After that, I decided that just because I like hanging out in parks didn’t mean I was particularly well suited to make decisions about them, and that the PRAC probably wasn’t for me. And since their meetings are at a kind of inconvenient time and location for me, I never ended up going back. Until last night, of course.
Tree removal permit appeal for St. Albert’s Priory
So I actually ended up getting to the Garden Center kind of late, and I figured that they’d be well into the dog park discussion by the time I arrived. Nope. They were still discussing the first item, a tree removal application (PDF) for St. Albert’s Priory in Rockridge.
I know I’ve been saying this a lot recently, but it really is always so funny to me what ends up being interesting at these meetings. I had seen that there was something about tree removal on the agenda before the dog park, but it seemed so uninteresting that I didn’t even bother reading the report.
Anyway. So I waltzed in right in the middle of the discussion, without having read anything about it, which left me to figure it all out as they were talking. If there was much in the way of public comment, it happened before I got there.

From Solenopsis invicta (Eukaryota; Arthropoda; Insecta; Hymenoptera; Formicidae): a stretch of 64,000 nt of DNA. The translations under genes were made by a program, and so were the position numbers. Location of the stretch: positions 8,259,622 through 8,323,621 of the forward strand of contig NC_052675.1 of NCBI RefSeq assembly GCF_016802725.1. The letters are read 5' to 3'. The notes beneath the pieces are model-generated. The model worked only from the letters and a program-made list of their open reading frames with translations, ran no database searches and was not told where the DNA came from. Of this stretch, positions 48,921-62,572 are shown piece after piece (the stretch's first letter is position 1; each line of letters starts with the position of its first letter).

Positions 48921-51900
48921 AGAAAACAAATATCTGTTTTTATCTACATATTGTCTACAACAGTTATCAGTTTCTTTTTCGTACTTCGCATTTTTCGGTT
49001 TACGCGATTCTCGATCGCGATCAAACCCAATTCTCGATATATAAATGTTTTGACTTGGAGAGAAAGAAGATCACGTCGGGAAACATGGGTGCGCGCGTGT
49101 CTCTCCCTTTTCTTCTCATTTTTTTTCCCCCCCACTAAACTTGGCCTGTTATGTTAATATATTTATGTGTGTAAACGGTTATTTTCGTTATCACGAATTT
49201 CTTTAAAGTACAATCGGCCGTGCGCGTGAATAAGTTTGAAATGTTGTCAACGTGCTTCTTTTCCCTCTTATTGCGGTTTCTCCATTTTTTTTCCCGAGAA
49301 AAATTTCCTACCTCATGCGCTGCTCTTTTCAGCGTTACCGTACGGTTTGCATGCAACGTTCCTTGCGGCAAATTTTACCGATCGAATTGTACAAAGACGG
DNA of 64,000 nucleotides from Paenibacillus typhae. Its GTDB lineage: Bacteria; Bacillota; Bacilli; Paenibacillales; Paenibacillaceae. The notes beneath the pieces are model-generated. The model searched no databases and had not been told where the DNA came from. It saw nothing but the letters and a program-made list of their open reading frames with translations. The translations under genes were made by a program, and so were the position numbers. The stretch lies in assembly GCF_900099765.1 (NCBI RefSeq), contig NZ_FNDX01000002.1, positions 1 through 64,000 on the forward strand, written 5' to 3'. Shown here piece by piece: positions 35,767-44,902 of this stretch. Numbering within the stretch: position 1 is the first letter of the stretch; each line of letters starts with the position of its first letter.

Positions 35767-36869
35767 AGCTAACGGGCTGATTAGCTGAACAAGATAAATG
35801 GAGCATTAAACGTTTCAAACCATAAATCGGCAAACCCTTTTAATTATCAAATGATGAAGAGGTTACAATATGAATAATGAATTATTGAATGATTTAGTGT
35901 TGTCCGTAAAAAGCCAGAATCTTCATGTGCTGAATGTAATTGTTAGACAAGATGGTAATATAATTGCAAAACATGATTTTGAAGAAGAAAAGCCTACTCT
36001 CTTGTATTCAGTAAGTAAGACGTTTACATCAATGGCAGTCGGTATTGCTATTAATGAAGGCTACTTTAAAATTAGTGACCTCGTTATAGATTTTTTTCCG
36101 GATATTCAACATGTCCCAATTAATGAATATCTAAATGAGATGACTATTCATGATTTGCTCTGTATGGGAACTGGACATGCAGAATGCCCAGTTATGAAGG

In July, the priory applied to the City for a permit to remove ten trees from their property — eight sweet gums, a silver maple, and an oak. Many of the priory’s neighbors objected to the idea of removing the trees, because they’re pretty. (It’s true. Sweet gums are really pretty.) Tree Services received 22 e-mails opposing the tree removal application, and ultimately denied the priory’s application to remove the sweet gums, citing community opposition as the reason. They OKed the removal of the maple and the oak, which were sick.
The priory then decided to appeal the denial of their application, citing “ongoing concern that trees represent personal and property threat to neighbors’ safety” as their reason. The appeal came to the PRAC in October (PDF), but the Commission postponed the item (PDF).